also, the biggest prerequisite i would think before undertaking military action would be to have sufficient military forces...

I agree, but will go further in saying that this objective must be different and the planning must be better thought out. No two cases are ever alike.

ms. miami said...

lasunsett- i understand what you are saying, but have issues with ranking threats, then only pursuing those with oil/natural gas resources. it makes it clear to the world that we have little integrity and are simply opportunistic- basing our policies on money and not principles.

by the way, superfrenchie is doing a lovely post on this topic today.

LASunsett said...

Ms Miami,

Name one developed nation that needs oil for its economy that does not look out for its own self-interest, in that regard.

ms. miami said...

la,

sure, realpolitik exists in varying degrees everywhere. i'd offer the scandinavian countries as a counterpoint. sure, norway has its own oil, but they all generally put their money where their mouth is regarding global economic development & humanitarian issues.

i think my point was really about us having two sets of rules, yet pretending that we don't. we clearly have one set of "principles" for oil-rich countries that doesn't apply for other countries.

it's unfortunate that north korea has both a nuclear program and immense humanitarian crisis, yet despite our supposed policies, it's barely on our radar.

just because money/resource-based policies are common around the world, doesn't mean that it's good. someone has to step up and aspire to more.

LASunsett said...

Ms Miami,

i think my point was really about us having two sets of rules, yet pretending that we don't. we clearly have one set of "principles" for oil-rich countries that doesn't apply for other countries.

But honestly, doesn't that go for other nations, as well? I mean, look at China and Russia coddling Iran. Look at France with Saddam. It's not as if the U.S. is the only one doing this, nor does it mean they are the worst offender, either.

Realpolitik has the word real in it. Becuase that's the reality of the situation. Poli-Sci 101 teaches that all nations look after their own self-interests forst and foremost, whether they are buying or selling.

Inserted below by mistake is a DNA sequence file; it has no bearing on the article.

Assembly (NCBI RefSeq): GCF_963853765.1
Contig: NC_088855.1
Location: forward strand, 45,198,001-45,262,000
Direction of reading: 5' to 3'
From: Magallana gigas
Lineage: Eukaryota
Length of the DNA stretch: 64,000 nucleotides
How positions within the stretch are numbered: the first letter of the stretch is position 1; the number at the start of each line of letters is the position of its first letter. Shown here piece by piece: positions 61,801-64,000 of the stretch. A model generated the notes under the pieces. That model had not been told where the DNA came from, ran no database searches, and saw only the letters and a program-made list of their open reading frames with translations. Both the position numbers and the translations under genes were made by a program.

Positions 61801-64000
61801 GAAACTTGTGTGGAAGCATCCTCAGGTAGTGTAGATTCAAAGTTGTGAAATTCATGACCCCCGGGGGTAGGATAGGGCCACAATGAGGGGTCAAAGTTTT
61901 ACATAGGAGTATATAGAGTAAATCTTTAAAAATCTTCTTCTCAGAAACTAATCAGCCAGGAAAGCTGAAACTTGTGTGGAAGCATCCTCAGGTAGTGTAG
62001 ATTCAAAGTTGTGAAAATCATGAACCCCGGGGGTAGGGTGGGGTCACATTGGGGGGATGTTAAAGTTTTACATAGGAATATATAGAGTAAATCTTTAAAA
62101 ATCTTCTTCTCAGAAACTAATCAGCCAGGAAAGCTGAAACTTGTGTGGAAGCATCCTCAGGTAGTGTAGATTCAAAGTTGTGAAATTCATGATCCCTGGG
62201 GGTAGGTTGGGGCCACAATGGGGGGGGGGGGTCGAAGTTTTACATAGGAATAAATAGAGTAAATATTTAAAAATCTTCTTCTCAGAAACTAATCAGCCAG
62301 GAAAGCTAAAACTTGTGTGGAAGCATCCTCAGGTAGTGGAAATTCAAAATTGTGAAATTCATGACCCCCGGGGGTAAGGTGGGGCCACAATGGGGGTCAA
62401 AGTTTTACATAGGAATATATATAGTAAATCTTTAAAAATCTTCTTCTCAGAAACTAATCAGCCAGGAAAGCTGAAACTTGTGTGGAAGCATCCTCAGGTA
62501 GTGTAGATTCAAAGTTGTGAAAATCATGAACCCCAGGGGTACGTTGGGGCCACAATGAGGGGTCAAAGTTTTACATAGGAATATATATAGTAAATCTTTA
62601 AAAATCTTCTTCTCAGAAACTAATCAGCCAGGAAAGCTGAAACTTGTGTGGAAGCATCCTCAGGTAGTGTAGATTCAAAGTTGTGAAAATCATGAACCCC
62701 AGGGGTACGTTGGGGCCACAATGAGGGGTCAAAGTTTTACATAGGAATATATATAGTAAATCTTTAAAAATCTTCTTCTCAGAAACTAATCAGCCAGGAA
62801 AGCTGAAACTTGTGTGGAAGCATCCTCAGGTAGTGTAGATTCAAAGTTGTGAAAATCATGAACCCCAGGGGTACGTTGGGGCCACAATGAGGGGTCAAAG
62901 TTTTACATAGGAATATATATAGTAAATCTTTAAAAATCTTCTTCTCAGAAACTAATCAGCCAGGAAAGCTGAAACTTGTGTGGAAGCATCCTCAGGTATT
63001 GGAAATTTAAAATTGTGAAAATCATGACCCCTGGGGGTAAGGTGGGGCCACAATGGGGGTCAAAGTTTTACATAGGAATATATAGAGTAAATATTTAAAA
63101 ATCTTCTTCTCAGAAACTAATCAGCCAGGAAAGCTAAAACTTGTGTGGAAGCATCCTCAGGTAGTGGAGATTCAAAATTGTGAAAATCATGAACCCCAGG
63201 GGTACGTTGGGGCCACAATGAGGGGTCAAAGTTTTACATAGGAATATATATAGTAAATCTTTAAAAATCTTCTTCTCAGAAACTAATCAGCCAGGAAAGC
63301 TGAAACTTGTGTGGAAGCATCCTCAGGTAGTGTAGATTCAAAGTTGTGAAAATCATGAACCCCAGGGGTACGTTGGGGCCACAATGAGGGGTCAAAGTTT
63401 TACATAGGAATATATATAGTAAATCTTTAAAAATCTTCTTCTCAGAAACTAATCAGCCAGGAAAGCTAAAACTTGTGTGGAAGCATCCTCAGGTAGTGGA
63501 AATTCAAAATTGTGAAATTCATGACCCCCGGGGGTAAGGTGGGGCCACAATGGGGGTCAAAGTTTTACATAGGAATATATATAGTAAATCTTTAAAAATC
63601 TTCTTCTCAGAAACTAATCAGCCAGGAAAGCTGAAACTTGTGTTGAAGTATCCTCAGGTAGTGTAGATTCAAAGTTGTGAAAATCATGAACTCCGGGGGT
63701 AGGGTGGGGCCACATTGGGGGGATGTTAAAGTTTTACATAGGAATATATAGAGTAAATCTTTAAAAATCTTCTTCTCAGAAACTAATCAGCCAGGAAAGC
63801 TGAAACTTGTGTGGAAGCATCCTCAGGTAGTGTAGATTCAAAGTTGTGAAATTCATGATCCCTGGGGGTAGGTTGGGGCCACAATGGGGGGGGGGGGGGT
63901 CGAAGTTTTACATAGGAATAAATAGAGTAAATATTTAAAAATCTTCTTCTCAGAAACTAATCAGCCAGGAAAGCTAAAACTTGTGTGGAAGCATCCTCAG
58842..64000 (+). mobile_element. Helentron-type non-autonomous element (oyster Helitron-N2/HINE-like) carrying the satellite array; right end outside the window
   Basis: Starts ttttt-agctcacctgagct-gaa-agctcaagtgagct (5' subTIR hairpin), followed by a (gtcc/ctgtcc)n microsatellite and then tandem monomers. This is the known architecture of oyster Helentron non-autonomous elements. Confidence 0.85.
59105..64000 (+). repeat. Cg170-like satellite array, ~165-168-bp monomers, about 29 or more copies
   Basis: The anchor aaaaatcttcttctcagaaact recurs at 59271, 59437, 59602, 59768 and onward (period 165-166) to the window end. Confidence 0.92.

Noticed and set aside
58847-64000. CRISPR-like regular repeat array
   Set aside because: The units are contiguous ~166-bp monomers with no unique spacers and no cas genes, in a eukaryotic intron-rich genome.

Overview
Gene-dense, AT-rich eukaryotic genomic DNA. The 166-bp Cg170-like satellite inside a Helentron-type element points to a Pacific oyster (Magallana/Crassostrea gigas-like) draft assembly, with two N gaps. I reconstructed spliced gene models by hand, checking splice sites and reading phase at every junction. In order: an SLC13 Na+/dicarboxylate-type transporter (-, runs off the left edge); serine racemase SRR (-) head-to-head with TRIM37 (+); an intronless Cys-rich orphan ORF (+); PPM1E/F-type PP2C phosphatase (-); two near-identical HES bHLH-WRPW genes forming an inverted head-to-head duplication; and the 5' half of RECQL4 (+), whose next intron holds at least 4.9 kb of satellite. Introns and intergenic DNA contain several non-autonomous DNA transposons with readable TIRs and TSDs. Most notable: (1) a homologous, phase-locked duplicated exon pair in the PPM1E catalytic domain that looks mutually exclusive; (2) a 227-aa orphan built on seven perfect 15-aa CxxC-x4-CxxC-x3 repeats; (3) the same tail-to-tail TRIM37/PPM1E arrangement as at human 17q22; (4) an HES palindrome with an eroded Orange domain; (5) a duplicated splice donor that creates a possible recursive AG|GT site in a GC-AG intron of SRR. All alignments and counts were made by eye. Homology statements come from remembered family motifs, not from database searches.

I understand your point, though. And, that may not be the way you and I live in our personal lives, but it's the reality of the political world. Threats are given more priority than non-threats. Is it hypocritical? Yes.

But there are times that it is imperative that a nation meet the needs of its people. And like or not, this nation needs oil or you will see people suffer greater than you have ever seen or heard.

BTW, I read Frenchie's post. I am not in the mood to get a big fight started on his blog, so I probably will not reply to his post there. If he chooses to bring it over here and apply it to this discussion, I will welcome it.

(He is a good blogfriend that I sometimes vehemently disagree with, so out of respect for him and his blogfriends, sometimes I choose not to engage.)

ms. miami said...

la- sorry, i don't go for the 'everyone else is doing it arugment' as a good excuse.

like i mentioned, the scandinavian countries are a good exception to realpolitik and their people don't seem to be suffering (this point was also mentioned in my poly sci 101 courses).

(by the way, just because it's name includes 'real' doesn't necessarily mean that it is or has to be reality. fox tries that game with 'fair and balanced.' we all have to be critical consumers.)

regarding oil, i think it's important to recognize that we're dependent upon it by choice (or at least due to our government's policies). if they & we were serious about making changes, we could start with urban planning. we've gotten ourselves into this conundrum.